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I am developing a .NET CF based Graphics Application, my project involves a lot of drawing images, We have decided to go for porting the application on different handset resolution.(240 X 240 , 480 X 640) etc.

How would i go onto achieve this within single solution/project?

Is there a need to create different projects based on resolutions? How would i handle common files? and i need the changes in one of the common classes to occur across all devices.

Thank you, Cronos

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5 Answers

up vote 6 down vote accepted

Don't listen to that idiot MusiGenesis. A much better way of handling different screen resolutions for Windows Mobile devices is to use forms inheritance, which can be tacked onto an existing CF application with minimal effort.

Basically, you design each form for a standard 240x320 screen. When you need to re-arrange a form for a new resolution (let's say 240x240), you add a new form to your project and have it inherit from your original 240x320 form:

public partial class frmDialog240x240: frmDialog

instead of just Form:

public partial class frmDialog240x240: Form

like usual. On your original form, you need to set the Modifiers property of each control to Protected (instead of the default Private). In the designer for your new form, you will see all of the controls on the form you're inheriting from, and you can move them and resize them as you see fit to accomodate the new screen dimensions (this will not affect the original form's layout).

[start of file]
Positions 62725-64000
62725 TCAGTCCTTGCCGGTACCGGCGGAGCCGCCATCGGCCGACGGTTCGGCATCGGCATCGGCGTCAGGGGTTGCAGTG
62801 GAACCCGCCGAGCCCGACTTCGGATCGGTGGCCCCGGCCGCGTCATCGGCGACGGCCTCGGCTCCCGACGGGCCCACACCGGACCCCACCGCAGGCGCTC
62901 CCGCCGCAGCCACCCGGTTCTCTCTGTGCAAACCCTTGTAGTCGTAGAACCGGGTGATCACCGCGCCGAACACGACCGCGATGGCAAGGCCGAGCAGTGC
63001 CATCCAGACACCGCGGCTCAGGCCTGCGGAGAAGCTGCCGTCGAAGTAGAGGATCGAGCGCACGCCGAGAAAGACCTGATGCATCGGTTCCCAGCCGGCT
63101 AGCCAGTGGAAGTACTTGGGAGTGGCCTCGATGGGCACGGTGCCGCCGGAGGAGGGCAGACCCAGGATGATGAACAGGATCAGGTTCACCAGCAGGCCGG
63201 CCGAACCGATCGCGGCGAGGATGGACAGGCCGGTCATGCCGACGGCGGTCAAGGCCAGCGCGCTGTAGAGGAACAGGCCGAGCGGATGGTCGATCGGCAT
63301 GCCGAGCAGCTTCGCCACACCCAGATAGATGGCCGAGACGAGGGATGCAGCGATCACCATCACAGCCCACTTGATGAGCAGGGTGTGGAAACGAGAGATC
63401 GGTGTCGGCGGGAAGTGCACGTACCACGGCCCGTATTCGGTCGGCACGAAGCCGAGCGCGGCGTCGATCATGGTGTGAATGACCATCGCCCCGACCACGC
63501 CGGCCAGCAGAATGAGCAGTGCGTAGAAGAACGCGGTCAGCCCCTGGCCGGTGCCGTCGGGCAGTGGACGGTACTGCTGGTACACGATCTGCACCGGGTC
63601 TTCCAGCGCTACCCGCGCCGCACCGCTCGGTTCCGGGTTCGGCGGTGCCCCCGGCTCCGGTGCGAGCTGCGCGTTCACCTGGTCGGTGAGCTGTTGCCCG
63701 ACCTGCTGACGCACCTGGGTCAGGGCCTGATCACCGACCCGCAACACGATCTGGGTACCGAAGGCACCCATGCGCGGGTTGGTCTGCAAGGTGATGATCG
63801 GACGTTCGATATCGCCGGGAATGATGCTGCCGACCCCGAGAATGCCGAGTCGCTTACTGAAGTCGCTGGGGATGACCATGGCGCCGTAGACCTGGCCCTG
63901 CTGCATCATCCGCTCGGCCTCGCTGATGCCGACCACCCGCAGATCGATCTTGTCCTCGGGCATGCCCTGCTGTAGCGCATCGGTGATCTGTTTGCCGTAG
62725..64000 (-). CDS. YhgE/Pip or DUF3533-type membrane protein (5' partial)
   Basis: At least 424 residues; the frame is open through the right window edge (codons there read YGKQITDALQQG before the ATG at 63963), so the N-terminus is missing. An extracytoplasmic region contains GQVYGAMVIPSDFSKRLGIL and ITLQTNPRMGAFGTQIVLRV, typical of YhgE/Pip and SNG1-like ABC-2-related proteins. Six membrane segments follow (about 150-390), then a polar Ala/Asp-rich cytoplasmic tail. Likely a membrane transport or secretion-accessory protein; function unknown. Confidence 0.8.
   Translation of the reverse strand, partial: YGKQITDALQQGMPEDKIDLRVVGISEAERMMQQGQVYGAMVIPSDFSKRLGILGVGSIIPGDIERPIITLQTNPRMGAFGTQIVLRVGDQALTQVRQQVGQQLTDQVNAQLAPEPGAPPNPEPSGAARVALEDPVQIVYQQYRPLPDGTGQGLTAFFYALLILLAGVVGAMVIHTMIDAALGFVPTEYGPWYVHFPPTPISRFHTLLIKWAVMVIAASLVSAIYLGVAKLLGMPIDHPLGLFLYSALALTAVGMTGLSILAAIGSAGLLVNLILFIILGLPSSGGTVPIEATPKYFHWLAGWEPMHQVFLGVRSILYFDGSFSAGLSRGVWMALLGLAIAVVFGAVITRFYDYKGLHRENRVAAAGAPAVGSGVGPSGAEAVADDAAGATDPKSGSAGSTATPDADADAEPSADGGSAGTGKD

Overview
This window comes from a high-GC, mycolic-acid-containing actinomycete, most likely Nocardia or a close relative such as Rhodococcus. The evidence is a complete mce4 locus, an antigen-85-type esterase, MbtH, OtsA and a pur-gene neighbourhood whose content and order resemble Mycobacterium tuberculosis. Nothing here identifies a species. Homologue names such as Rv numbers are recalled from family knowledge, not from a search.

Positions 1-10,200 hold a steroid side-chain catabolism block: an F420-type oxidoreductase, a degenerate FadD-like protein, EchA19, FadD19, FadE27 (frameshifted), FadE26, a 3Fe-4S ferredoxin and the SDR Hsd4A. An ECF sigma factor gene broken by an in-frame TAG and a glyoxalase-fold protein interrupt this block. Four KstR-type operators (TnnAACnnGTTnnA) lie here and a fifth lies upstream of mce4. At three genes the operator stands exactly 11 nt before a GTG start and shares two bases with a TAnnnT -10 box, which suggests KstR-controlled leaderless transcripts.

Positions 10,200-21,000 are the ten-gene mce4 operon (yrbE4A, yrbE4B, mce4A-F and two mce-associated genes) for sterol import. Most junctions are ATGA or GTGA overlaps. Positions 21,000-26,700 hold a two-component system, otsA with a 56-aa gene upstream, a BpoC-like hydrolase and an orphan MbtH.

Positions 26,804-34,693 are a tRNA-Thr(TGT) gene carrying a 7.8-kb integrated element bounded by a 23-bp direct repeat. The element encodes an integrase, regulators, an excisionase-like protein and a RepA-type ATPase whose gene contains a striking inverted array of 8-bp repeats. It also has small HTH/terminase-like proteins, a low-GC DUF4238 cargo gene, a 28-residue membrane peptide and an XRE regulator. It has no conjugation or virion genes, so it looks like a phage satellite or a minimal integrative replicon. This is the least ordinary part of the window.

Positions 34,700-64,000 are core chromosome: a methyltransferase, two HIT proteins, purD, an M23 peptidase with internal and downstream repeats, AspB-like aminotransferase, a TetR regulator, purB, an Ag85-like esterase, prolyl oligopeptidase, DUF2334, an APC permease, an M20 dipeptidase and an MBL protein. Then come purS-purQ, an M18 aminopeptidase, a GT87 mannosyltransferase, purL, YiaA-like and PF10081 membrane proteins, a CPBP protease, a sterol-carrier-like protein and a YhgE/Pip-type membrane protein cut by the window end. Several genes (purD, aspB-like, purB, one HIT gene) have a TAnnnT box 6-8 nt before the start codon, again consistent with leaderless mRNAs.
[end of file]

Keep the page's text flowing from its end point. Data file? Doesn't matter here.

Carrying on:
When your program is running, it's easy for it to check the screen resolution of the device it's running on and create the appropriate form (a factory method is good for this). Your new form inherits everything from the old form, but uses your new custom layout.

This approach allows you to avoid code duplication, because there isn't any.

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I tried the inheritance approach and did not get very far, mostly due to issues with the designer. I resorted to docking and got decent results. –  cdonner Jul 8 '09 at 3:00
    
@cdonner: did you set the Modifiers property of each control on the parent form to Protected (instead of Private)? That's the key to getting the designer to work properly. –  MusiGenesis Jul 8 '09 at 10:28
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Anchoring and Docking is the most common mechanism for handling different resolutions (remember also that many devices can rotate the screen, so you need to handle changes even on a single device). Getting screen size, if needed after that, is as simple as querying the Screen object:

int screenWidth = Screen.PrimaryScreen.Bounds.Width;
int workingHeight = Screen.PrimaryScreen.WorkingArea.Height;
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This code has worked for me in determining the resolution of the screen dynamically:

[DllImport("coredll.dll", EntryPoint = ("GetSystemMetrics"))]
public static extern int GetSystemMetrics(int nIndex);

private const int SM_CXSCREEN = 0;
private const int SM_CYSCREEN = 1;

private int width = GetSystemMetrics(SM_CXSCREEN);
private int height = GetSystemMetrics(SM_CYSCREEN);

I don't remember it out of the top of my head, but there is also a way to get the Screen Orientation. These would help merge some code in a single Class.

I would strongly recommend to create a single solution for all resolutions. You could have as many projects as you want under these solution. These projects could be Windows Forms Applications, Dll Library projects or Set Up Projects.